New addictions, old problems

I’m definitely an internet addict, but since I’ve got an addictive personality, I’m not surprised. I’ve never been one for drugs, which are anathema to someone who is as much a self-control freak as I am. My addiction has always run to words. It was no surprise to me that I slid from being an old-fashioned bookworm, who compulsively read cereal boxes if there was nothing else available, to being a new-fashioned internet worm. I need that word fix.

I’m too prolix, though, ever to worry about being tweeted and twittered into completely thoughtlessness. When I die, it will be with a thesaurus in one hand and a dictionary in the other — even if they are in e-book form.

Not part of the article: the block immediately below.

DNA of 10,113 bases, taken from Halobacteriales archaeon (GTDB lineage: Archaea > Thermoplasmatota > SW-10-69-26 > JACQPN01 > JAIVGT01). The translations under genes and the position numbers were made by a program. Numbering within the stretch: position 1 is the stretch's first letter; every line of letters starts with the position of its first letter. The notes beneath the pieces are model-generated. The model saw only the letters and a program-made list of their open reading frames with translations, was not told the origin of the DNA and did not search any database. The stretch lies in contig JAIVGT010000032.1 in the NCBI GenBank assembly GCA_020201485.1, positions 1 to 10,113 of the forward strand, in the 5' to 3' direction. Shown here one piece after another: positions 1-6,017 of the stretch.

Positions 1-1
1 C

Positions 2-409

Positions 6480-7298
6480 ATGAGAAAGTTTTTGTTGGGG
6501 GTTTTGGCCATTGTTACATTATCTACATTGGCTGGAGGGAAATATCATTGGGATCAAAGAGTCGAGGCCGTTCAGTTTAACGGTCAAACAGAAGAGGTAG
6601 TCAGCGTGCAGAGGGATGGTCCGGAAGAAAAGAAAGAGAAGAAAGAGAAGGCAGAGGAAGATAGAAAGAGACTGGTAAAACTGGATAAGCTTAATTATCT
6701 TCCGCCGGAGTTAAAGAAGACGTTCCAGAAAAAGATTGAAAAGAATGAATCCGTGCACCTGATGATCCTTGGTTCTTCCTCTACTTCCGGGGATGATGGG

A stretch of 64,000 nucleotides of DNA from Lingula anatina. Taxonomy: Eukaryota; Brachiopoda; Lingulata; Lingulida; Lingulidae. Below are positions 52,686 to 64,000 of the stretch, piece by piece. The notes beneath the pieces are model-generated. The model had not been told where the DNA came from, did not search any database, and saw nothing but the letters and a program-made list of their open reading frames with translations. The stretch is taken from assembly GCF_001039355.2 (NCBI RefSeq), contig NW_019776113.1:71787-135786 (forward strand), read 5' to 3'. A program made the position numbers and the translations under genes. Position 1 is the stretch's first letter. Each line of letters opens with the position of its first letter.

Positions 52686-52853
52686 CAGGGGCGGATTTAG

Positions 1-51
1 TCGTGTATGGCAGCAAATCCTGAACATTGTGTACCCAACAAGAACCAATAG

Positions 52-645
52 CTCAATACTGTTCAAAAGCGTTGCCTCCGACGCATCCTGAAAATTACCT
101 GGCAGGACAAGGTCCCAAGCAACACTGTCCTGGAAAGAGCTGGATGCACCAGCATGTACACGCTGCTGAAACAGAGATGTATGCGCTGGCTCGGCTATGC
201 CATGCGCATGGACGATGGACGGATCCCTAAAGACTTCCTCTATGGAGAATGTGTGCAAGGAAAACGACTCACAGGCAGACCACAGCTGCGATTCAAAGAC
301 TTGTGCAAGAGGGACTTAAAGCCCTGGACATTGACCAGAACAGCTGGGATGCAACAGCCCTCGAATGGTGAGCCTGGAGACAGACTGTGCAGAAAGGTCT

Others, though, are less sanguine about the price they pay for their internet addictions.  Rick, at Brutally Honest, has written a very thoughtful and thought-provoking post about the way in which the speed that information comes at us, and the minimalist way in which we seek to convey our own thoughts through Twitter, is flattening out both our intellectual and spiritual prowess.  Read it and do one of two things:  Never turn on the internet again, if you are so inspired, or come back and tell me what you thought.